A Project Authorization (PAR) for IEEE 802.16n is said to be working its way through informal committees. Anticipated to deliver 10 Gbps (fixed) and 1 Gbps (mobile) within 3-5 years, WiMAX 3.0 is anticipated to be ten times the speed of today’s fastest networks, using 4×8 MIMO and channel ganging.
Using ten, 6 MHz “white space” channels, WiMAX 3.0 is expected to finally kill off broadcast television, enabling mobile cable television stations in a backpack.
It was only this week that the IEEE approved the 802.16m standard. The IEEE 802.16m standard, also known as WiMAX 2, will deliver 100Mbps to mobile users. The International Telecommunication Union (ITU) approved IEEE 802.16m as an IMT-Advanced technology back in October, 2010.
IEEE 802.16m enhancements include multi-user MIMO, multicarrier operation, and cooperative communications. It supports femto-cells, self-organizing networks, and relays. Major worldwide governmental and industrial organizations, are adopting the WiMAX 2.0 standard.
Samsung supports the WiMAX 2 standard, demonstrating a WiMAX 2 trial system at 330Mbps, at CEATEC in Japan, last year. Japan’s UQ Communications demonstrated wireless streaming of full-HD 3D videos over a WiMAX using the Samsung gear. The first 802.16m dongles should be available to consumers in late 2011, with more wide-spread commercial deployments starting in 2012 (pdf).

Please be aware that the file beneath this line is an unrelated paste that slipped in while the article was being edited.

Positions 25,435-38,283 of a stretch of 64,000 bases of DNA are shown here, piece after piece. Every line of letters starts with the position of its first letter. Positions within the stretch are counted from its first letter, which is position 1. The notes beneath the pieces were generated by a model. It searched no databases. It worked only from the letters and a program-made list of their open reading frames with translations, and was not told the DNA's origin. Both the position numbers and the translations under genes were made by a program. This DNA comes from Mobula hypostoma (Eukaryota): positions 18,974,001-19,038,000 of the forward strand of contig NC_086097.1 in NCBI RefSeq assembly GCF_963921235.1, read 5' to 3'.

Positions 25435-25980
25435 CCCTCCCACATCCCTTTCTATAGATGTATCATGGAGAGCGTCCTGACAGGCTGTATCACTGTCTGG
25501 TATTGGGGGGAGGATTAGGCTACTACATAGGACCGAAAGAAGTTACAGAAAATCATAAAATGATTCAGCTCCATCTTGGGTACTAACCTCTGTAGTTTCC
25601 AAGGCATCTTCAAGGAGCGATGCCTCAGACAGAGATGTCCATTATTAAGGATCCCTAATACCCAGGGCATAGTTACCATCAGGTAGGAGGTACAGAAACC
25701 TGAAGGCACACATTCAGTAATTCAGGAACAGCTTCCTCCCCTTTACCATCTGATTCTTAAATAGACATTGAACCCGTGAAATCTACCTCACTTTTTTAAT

The WiMAX 2.0 standard is backward compatible with 802.16e, the current WiMAX standard.
Although WiMAX 2 may be ready to roll out next year, Sprint, which owns 54% of Clearwire, may be leaning towards LTE on the Clear 2.5-2.6 GHz spectrum. Currently Clear uses three different 10 MHz channels per sector. WiMAX2 would double the bandwidth to 20 MHz.
Instead of consuming a total of 60 MHz, however, WiMAX 2 enables spectrum reuse, where the same frequency is used on all sectors. Users avoid interference by using different sub-channels on the COFDMA carrier.
Dell’Oro predicts global LTE deployments will exceed $6 billion by 2014, with annual revenues of the overall annual infrastructure market revenues forecast to reach $43 billion over the next 5 years.
The five biggest telecom equipment manufacturers in the world, Alcatel Lucent, Ericsson, Nokia Siemens Networks, Huawei and ZTE aim to get a piece of that action, but they’re all going with LTE and the next iteration – LTE Advanced – which offers speeds similar to WiMAX 2.0.
John Saw says they’ll test 802.16m in Phoenix when production gear is available. That may be soon.
ABI Research says more than two billion of the world’s population is now being covered by high-speed data networks, with more than 500 3G networks, and over 300 WiMAX and LTE announcements to date. World-wide, mobile devices with integrated wireless broadband are expected to top 2 billion by 2014, according to research firm In-Stat.
Related Dailywireless articles include; China: The Big Picture, End Near for Indian WiMAX?, Internet Traffic: 18 Minute Gap?, LTE Vs WiMAX in Asia: World War IV?, Age of Exascale, LTE in Japan by December, ZTE Criticized, Big Contracts for Alcatel-Lucent, 3G Launches in India, Qualcomm India: For Sale?, Qualcomm Gets Indian Partners, Vendors Scramble for Indian Backhaul, India’s Broadband Auction: It’s Done, WiMAX & LTE: Policy Vs Pragmatism, WiMAX: Good News, Bad News, Yota: Planetary LTE Swap, Yota Dumps WiMAX, WiMAX Forum: Not Dead Yet